How do we tell a news story? Can the way we write be the same even in a different language? Here I look at the main stories from three newspapers in three countries – Britain, Ireland and France – on Monday June 2nd, analysing the style, tone, choice of words and the use of quotations.
There have been huge changes in my life lately. Finishing up a year of study in France, beginning a new job, moving to London…
Is all change good, though?
I’ve officially finished my Erasmus year in France – eight busy months of language, culture and many creative writing submissions – but I haven’t given up the travelling just yet. Last week, I flew to London to attend the So You Want To Be A Journalist? conference at City University.
It’s been almost two weeks since I flew over from Ireland and set up camp here in the beautiful city of Avignon, south-east France, for my third year of university. Continue reading “La Vie En France”
I actually can’t believe it.
My dream of becoming a writer – a real, proper writer – is finally coming true.
I’m sitting here in 30 degrees of sunshine, hearing snippets of French drift in from the open windows. Clutching my notebook and a blue pen, I’m scribbling swirls of ideas for articles and thinking about the rough drafts of my book. My future book! (Cue several squeaks of excitement.)
Today I received an email from one Geraldine Mills, a widely-published novelist, short story writer and poet (Wow! Not short on talent). In conjunction with my university, she has become my editor/mentor for a wonderful, blissful year of incredibly challenging work. I will concentrate on the development of my novel during the course of the year, submitting a few thousand words in my weekly revision sessions with her, for my third year undergraduate studies. This is the year I’ve been waiting for since I started college: being able to focus entirely on just creative work.
Over the past two years that I’ve been studying Creative Writing at university (check out writing.ie for my article discussing it), I’ve discovered that it can be so much hard work; dedication and effort are needed in spades to succeed. Writing, though, is so utterly rewarding that every day, I just fall in love with it more.
My writer’s journey is just beginning.
For the next year, I will be crashing a country where they are renowned for chomping on snails, where they have multiple forms of saying “you” and where they invented the guillotine.
While I certainly will be adjusting to a lifestyle quite unlike the Irish one I am so accustomed to, France will be a welcome change. It is undoubtedly a country with a past. Centuries of bloodstained history define my future home: tales of beheaded Kings and battles to the death, tested rivalries and colossal challenges to the defence of the country’s borders from seemingly unconquerable foreign armies echo throughout the ages.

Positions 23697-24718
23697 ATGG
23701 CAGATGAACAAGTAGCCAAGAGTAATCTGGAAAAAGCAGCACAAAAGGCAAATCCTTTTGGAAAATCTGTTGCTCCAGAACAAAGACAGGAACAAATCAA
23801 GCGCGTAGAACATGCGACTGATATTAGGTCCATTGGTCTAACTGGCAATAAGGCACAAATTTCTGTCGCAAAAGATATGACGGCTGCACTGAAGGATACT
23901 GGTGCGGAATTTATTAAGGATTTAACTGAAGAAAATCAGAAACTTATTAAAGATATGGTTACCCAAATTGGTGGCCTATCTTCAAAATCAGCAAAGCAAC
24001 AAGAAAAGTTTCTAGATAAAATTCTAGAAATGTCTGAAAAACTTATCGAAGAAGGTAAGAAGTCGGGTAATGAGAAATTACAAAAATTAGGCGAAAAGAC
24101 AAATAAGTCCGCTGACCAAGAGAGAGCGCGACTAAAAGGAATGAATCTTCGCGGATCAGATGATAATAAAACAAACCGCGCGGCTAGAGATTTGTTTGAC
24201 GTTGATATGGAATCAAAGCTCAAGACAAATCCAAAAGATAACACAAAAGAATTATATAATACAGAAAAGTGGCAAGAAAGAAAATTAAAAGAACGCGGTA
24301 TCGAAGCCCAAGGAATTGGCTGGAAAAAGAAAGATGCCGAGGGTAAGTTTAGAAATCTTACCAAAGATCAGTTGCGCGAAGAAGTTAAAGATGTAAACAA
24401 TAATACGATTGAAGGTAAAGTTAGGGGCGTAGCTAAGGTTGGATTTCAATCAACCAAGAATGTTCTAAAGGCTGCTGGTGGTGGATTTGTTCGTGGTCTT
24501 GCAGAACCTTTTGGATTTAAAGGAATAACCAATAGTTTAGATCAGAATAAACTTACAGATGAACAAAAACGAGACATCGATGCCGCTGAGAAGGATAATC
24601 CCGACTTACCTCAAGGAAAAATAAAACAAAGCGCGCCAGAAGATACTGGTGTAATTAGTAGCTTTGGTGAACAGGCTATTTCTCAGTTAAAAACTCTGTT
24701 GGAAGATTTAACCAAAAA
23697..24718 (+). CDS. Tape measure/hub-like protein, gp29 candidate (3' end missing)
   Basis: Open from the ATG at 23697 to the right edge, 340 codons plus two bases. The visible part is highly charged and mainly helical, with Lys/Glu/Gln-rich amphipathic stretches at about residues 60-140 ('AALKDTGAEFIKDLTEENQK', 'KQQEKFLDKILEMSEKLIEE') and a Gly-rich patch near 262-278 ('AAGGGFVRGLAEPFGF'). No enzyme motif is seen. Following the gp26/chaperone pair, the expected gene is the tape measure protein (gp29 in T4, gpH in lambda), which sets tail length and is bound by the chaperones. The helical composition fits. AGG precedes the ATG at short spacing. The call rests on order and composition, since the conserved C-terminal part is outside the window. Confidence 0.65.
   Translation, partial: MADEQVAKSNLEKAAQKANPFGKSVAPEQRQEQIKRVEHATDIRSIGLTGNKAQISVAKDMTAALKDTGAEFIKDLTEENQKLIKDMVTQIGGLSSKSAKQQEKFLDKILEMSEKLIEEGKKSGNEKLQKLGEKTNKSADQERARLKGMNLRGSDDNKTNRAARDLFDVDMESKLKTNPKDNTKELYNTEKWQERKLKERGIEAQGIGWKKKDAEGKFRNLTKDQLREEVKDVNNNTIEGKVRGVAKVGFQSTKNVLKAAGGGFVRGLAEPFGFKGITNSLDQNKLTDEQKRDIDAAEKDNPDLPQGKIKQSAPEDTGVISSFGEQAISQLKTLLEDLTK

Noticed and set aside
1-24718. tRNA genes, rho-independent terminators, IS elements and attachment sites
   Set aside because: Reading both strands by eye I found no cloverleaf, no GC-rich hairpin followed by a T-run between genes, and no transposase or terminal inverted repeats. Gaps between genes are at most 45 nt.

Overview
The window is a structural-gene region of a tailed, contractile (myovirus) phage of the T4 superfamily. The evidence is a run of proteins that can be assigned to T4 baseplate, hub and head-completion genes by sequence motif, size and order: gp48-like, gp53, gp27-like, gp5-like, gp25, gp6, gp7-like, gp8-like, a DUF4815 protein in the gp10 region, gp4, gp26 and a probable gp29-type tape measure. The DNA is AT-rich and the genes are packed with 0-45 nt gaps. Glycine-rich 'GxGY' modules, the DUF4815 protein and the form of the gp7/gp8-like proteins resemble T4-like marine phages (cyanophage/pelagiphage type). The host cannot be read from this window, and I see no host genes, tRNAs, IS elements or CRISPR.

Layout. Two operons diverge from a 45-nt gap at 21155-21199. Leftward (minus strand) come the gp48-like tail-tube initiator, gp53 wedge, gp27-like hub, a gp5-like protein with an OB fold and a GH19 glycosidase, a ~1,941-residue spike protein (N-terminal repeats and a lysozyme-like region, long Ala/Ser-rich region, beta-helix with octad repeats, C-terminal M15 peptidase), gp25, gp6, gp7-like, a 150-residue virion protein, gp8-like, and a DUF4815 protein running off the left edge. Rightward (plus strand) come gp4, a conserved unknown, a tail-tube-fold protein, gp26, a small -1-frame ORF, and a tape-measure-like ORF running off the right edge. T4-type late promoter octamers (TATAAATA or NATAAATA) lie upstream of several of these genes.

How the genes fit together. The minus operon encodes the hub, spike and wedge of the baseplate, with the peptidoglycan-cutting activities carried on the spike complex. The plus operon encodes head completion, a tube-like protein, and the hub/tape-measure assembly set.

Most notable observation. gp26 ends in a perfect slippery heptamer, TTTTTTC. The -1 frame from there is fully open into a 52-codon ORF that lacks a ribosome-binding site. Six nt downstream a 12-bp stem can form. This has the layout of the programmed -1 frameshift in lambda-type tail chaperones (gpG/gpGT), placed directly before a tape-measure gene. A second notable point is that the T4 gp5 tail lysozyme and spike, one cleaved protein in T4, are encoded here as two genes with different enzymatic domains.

France would not be the country it is today without the horrors it has witnessed and the wounds it has attained from bygone eras. The French have a strength, a distinctive toughness, that is evident in their everyday life.
We all feel that our past has marked us somehow – maybe not in an obvious way – but the scars are there, unseen to the human eye. The French, as a people, are a remarkable embodiment of the struggles and pain that their country has endured. Their solemn pride in the rich and magnificent landscape of France, the graceful beauty of the countryside and the shining brilliance of the cities transcends any language or cultural barrier.
Akin to the Irish, when young and old French soldiers alike were heading into battle, ready to lay down their lives in wars that extended far beyond themselves as individuals, they had to fight to the bitter end for a cause they believed in. They fought for their families, they fought for their freedom, and most of all they fought for their wonderful country that they called their home.
I have realised that the similarities between Ireland and France are more important than their differences. Going to a new country does not mean rejecting the established ways, accepted practices and traditional approaches there. It is about respect: an endeavor to embrace the diversity of a culture more alike your own than not.
That does not mean, however, that I will be trying any snails.